In the "Minutes of the Faculty Meeting of November 11, 1940," the Board of Deans reviewed a case of discipline in which the Phi Delta Theta house hosted a party "without proper chaperonage" followed by a jaunt in an automobile. The two female students who left Carlisle in the automobile received probation for the rest of academic year 1940-41 and were placed under "special regulations" in Metzger Hall. Another student, who did not leave in the automobile, only received probation "until Christmas."
On May 31, 1886, Zatae Longsdorff went before the faculty to ask, "whether the Pierson Prize Medal Contest was open to all members of the Junior class without distinction of sex." The faculty decided that, as a member of the class, Zatae had the right to participate.
Rules concerning balconies of residence halls are detailed in "Red Tape," a guidebook for women. Residents of Drayer, Adams, and Stellar halls were allowed to sunbathe on the balconies while non-residents were limited to the balconies of Drayer and Adams. Yelling from sun porches was not permitted and female students were prohibited from holding conversations with men through residence hall windows from the balconies as well as fire escapes.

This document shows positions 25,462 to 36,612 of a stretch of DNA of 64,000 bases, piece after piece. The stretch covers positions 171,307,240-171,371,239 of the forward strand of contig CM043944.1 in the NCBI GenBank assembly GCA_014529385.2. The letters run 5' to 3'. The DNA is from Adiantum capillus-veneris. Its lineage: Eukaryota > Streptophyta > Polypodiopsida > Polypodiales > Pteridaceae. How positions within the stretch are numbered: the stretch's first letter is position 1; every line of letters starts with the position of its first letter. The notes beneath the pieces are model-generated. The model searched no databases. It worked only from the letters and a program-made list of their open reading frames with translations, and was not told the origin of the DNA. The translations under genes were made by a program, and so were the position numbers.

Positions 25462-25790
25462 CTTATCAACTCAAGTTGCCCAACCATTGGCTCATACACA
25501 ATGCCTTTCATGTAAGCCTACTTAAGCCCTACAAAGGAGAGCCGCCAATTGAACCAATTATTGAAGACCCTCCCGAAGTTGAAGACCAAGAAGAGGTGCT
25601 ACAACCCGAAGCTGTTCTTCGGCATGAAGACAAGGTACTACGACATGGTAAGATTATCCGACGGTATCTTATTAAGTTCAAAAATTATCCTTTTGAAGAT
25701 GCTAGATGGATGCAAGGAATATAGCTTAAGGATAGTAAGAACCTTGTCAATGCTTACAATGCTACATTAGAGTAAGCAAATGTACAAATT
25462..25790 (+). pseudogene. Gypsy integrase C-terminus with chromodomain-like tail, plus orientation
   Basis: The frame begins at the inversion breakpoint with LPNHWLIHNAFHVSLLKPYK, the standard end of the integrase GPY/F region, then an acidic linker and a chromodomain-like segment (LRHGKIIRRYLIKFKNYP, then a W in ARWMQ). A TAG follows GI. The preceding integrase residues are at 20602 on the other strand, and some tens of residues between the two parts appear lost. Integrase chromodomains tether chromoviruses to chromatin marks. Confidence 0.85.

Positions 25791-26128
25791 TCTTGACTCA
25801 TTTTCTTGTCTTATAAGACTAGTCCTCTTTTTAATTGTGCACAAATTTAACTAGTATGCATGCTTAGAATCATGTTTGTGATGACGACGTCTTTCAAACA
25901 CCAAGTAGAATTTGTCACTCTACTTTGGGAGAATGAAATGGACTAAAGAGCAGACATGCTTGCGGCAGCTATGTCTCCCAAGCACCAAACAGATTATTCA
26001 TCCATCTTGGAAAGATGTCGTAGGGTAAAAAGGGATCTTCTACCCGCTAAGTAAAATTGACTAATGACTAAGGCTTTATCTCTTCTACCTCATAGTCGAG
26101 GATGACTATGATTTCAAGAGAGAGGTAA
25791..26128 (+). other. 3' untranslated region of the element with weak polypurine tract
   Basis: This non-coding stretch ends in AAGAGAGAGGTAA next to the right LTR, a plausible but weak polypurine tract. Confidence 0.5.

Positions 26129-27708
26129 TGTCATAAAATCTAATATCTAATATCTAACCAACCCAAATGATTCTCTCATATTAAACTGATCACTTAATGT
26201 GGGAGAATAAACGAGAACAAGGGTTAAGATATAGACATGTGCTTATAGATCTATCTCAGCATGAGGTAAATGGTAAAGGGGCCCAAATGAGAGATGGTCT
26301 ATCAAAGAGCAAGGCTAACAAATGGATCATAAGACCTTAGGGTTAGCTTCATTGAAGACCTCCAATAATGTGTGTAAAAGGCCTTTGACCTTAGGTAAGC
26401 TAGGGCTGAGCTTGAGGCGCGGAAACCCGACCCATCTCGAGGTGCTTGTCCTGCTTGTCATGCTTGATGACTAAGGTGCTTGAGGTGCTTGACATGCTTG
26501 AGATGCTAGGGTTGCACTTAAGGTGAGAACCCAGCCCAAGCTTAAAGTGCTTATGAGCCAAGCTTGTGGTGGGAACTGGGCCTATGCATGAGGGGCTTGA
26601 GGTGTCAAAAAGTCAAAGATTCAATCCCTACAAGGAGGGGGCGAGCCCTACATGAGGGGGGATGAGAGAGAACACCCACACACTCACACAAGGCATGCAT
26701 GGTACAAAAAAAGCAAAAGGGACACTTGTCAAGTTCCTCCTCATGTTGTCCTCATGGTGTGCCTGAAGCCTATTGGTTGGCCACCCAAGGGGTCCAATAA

'Serenades' is a section included in "Red Tape" a guidebook published by the Women's Student Government Association. According to the guidebook, "no serenades will take place after midnight" and any girls "being serenaded may go outside with the permission of the house director."
"Red Tape" is a guidebook published by the Women's Student Government in 1963 that contains general information on dormitory regulations and campus procedures for women. Tests were given to female students their first fall semester covering the material in Red Tape.
The 1963 Microcosm staff continued to place the Miss Microcosm feature in the front half of the yearbook like it did in 1962. Unlike in 1962, however, the staff does not divulge how it made the selection. Miss Microcosm Barbara Duvall "will be married in June" and "represents the model of beauty, charm, and personality of the Dickinson coed." Her maid of honor and runners up included Brenda Sadler, Linda Goodridge, Carnie Green, Joanne Harris, Ginny Krueger, Cheryl Livingston, and Ginny Sutton.
The 1962 Microcosm presents the year's Miss Microcosm at the front of the yearbook rather than the end, as was the case prior to this date. The Microcosm claims that this year is the first in which students' votes elected Miss Microcosm and her court. The 1962 Miss Microcosm was Chi Omega Sweetheart and married student Gwen Steege, who the Microcosm listed as having "fair features, feminine grace, and charm of personality...." The runners-up included Brenda Sadler, Barbara Duvall, Carnie Green, Lynn Davis, Barbara Geyer, Ginny Sutton, and Ginny Krueger.